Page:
First, the changeover would make the whole process of retirement saving clearer in the United States, by allowing workers to keep and invest their own money rather than pay it into a system that promises them they will one day get it back.

Right now, the U.S. retirement system functions "in a black box," Uthoff said. "Money comes in, money goes out and it's not clear what goes on in the middle." The new model removes the government from the equation, ensuring it cannot borrow retirement funds to mask government debt.

Under the Chilean system, workers get statements every few months showing exactly how much money they have saved and can expect to receive at retirement, a "more transparent process," Uthoff said. They also choose how and where to invest their money--within a limited range of low-risk investments--rather than trusting the government to make the best decision on their behalf...
 
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GHook93

GHook93

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...they attack Cain saying he wants to end social security, but when you tell them his plan, they cower to a counter and say nothing!

It's like the goose and rdean ignoring every IL thread and the Chicago Democrat Corruption machine fucking the hard working workers in IL!
 

NYcarbineer

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Mandating 10% of your salary go into investing? Wouldn't that be the government requiring you to buy a product or service from a private company? Wasn't that the beef about the healthcare mandate?
 

WatertheTree

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First, the changeover would make the whole process of retirement saving clearer in the United States, by allowing workers to keep and invest their own money rather than pay it into a system that promises them they will one day get it back.
Doesnt this really mean ending social security and then leaving people with no option but to invest in the stock/debt market. Which is really just a corrupt ponzi scheme? Would probably serve as a boost to stocks, untill the next greedy asshole steals all the money.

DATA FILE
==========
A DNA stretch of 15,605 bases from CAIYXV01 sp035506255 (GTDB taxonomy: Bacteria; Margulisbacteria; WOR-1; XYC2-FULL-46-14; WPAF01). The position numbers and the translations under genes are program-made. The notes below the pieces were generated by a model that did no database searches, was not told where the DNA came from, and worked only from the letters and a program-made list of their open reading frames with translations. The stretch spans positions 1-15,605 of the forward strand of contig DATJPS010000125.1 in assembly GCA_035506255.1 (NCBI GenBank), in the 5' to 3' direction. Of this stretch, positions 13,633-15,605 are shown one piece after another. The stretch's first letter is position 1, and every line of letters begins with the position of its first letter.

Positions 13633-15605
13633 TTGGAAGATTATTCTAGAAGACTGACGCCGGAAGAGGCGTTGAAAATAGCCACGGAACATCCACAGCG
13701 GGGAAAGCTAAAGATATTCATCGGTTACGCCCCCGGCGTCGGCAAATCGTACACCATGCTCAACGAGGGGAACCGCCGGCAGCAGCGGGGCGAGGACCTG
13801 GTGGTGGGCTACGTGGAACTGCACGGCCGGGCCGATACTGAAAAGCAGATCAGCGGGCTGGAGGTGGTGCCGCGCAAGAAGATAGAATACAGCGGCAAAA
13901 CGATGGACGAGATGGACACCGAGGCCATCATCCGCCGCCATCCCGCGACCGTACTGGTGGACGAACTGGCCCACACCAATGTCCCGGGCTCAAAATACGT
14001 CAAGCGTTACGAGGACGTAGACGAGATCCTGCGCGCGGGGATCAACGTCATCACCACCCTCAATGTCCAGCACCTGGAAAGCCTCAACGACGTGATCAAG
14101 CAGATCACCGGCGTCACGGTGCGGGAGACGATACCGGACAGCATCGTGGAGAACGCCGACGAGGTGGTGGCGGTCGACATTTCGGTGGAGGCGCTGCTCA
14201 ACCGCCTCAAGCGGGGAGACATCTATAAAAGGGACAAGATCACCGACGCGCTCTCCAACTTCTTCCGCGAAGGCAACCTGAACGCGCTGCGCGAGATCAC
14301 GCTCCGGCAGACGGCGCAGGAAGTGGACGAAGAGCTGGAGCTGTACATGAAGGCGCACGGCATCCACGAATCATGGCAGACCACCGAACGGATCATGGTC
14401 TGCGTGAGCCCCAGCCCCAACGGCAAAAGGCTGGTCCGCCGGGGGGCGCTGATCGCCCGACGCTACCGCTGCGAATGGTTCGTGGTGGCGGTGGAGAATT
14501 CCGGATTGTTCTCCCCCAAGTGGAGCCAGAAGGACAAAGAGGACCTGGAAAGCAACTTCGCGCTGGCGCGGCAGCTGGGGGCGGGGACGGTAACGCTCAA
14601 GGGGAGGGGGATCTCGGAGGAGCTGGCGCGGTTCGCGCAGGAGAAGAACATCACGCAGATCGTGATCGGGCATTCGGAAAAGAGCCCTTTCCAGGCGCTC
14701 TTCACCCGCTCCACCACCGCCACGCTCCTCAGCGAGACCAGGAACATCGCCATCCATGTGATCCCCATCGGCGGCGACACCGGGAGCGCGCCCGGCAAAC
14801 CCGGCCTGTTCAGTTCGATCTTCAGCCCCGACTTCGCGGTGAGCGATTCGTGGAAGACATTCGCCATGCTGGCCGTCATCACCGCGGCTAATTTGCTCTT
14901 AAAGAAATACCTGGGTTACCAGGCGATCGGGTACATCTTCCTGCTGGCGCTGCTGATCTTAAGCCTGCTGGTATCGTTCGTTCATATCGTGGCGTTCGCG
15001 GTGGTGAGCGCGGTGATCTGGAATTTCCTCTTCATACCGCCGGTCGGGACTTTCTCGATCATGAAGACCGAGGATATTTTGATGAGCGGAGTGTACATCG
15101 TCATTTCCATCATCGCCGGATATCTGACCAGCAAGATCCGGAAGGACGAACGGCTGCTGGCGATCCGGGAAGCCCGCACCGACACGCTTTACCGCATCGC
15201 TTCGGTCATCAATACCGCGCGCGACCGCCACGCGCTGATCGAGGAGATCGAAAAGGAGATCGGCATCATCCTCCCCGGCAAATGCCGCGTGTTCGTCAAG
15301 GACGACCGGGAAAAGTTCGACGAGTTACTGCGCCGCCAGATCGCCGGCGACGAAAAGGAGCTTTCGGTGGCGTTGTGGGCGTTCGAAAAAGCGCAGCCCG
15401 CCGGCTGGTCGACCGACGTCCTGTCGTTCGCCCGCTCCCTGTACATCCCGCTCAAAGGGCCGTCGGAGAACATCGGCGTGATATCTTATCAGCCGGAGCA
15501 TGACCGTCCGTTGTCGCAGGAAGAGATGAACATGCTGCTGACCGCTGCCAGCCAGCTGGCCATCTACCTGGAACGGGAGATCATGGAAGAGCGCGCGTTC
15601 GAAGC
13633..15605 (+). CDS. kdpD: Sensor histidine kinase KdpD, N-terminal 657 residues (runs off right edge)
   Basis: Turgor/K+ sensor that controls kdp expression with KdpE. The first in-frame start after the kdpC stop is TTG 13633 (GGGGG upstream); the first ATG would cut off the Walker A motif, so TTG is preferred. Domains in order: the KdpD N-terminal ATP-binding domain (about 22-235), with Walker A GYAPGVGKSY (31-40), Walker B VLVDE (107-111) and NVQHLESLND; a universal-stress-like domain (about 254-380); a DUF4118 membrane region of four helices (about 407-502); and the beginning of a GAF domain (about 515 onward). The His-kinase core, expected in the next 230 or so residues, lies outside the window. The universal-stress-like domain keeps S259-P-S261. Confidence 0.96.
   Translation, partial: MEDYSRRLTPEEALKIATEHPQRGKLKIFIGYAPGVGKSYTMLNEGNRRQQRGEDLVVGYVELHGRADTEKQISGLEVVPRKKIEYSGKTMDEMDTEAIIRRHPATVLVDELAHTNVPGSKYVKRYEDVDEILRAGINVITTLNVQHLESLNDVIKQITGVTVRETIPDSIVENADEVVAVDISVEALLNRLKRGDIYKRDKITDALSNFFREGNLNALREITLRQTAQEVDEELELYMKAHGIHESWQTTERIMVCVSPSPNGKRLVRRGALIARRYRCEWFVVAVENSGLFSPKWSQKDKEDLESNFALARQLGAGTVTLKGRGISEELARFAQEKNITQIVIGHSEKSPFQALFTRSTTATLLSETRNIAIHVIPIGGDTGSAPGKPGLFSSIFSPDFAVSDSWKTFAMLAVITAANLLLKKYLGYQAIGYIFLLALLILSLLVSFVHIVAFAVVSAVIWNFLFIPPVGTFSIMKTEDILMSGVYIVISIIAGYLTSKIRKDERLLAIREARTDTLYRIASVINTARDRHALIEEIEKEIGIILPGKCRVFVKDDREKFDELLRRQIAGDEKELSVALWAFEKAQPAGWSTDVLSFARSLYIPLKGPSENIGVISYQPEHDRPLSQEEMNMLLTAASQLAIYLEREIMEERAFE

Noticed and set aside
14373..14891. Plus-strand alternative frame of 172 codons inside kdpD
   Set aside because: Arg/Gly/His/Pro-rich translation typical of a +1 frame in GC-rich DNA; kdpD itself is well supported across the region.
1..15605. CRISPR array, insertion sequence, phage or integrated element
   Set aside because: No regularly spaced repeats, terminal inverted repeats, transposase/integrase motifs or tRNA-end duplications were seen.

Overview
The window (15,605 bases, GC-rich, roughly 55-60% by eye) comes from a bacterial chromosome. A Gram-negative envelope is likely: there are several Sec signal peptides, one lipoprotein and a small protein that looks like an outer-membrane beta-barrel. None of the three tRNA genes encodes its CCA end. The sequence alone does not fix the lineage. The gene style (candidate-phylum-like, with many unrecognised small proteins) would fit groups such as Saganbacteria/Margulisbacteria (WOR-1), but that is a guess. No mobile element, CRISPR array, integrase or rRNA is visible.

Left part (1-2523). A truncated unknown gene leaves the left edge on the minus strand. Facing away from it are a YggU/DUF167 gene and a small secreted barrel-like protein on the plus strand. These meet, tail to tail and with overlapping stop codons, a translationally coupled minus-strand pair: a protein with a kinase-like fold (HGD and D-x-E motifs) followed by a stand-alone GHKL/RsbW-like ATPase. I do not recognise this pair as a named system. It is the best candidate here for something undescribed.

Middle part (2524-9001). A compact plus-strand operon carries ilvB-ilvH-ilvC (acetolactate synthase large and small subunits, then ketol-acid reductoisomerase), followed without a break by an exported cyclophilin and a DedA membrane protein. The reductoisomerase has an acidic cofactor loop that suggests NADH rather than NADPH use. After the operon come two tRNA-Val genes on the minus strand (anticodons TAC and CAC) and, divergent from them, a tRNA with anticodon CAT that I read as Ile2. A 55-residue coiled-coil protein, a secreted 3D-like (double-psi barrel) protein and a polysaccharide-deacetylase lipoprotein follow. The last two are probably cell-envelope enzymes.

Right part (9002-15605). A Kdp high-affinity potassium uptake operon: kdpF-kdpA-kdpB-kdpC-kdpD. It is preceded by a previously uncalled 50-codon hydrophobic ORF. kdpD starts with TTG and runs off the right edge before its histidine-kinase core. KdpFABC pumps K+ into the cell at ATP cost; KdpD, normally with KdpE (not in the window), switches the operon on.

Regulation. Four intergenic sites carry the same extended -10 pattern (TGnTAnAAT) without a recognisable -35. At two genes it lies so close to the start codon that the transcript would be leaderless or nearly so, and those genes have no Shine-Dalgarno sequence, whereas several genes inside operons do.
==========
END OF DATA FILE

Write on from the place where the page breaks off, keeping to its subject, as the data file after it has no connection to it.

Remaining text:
I say if we cant fix social security then just end government in the retirement business. Why is our government even in this debate. Let the people choose the best way for them to take care of themselves.

If we just reserved social security for the most needy we could cut the tax payments in half and still operate at a surplus. But no, even well to do people think they are entitled to the nanny state.
 

WatertheTree

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Mandating 10% of your salary go into investing? Wouldn't that be the government requiring you to buy a product or service from a private company? Wasn't that the beef about the healthcare mandate?
Its a different story if your giving money to wall street. That sums up the state of the government though, force the population to give 10% of there money to wall street to force a false boost in stock prices so the executives can rip us all off agian.

Yea Cain, thats what we want to do. Instead of letting wall street rape the greedy who choose risky investments, lets get the whole country involved with the ponzi scheme.
 

editec

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Waterthe Tree opines:
force the population to give 10% of there money to wall street to force a false boost in stock prices so the executives can rip us all off agian.
Bingo!
 

Dont Taz Me Bro

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Doesnt this really mean ending social security and then leaving people with no option but to invest in the stock/debt market. Which is really just a corrupt ponzi scheme? Would probably serve as a boost to stocks, untill the next greedy asshole steals all the money.

I say if we cant fix social security then just end government in the retirement business. Why is our government even in this debate. Let the people choose the best way for them to take care of themselves.

If we just reserved social security for the most needy we could cut the tax payments in half and still operate at a surplus. But no, even well to do people think they are entitled to the nanny state.
First of all, you clearly know dick about the stock market because it is nothing close to a Ponzi scheme, but by all means, keep living in ignorance.